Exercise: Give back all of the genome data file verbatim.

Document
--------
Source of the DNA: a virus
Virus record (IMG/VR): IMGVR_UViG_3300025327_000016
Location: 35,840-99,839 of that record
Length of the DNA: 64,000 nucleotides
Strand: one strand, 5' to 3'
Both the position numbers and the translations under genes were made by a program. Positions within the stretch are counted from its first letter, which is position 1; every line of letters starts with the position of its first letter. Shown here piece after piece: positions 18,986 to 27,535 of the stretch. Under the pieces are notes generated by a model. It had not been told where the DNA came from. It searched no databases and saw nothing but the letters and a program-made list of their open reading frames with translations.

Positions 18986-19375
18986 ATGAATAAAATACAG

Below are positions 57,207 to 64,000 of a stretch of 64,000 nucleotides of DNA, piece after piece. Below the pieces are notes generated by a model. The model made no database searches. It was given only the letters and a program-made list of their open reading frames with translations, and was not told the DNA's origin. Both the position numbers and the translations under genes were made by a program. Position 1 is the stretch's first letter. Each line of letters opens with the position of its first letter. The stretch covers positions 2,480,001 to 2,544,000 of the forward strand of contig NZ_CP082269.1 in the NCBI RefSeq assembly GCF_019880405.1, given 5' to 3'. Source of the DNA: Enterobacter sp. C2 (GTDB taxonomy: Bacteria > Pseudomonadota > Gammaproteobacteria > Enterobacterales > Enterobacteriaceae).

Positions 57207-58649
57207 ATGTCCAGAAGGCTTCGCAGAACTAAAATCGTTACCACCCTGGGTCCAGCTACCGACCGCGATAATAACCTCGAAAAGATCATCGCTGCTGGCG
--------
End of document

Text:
Source of the DNA: a virus
Virus record (IMG/VR): IMGVR_UViG_3300025327_000016
Location: 35,840-99,839 of that record
Length of the DNA: 64,000 nucleotides
Strand: one strand, 5' to 3'
Both the position numbers and the translations under genes were made by a program. Positions within the stretch are counted from its first letter, which is position 1; every line of letters starts with the position of its first letter. Shown here piece after piece: positions 18,986 to 27,535 of the stretch. Under the pieces are notes generated by a model. It had not been told where the DNA came from. It searched no databases and saw nothing but the letters and a program-made list of their open reading frames with translations.

Positions 18986-19375
18986 ATGAATAAAATACAG

Below are positions 57,207 to 64,000 of a stretch of 64,000 nucleotides of DNA, piece after piece. Below the pieces are notes generated by a model. The model made no database searches. It was given only the letters and a program-made list of their open reading frames with translations, and was not told the DNA's origin. Both the position numbers and the translations under genes were made by a program. Position 1 is the stretch's first letter. Each line of letters opens with the position of its first letter. The stretch covers positions 2,480,001 to 2,544,000 of the forward strand of contig NZ_CP082269.1 in the NCBI RefSeq assembly GCF_019880405.1, given 5' to 3'. Source of the DNA: Enterobacter sp. C2 (GTDB taxonomy: Bacteria > Pseudomonadota > Gammaproteobacteria > Enterobacterales > Enterobacteriaceae).

Positions 57207-58649
57207 ATGTCCAGAAGGCTTCGCAGAACTAAAATCGTTACCACCCTGGGTCCAGCTACCGACCGCGATAATAACCTCGAAAAGATCATCGCTGCTGGCG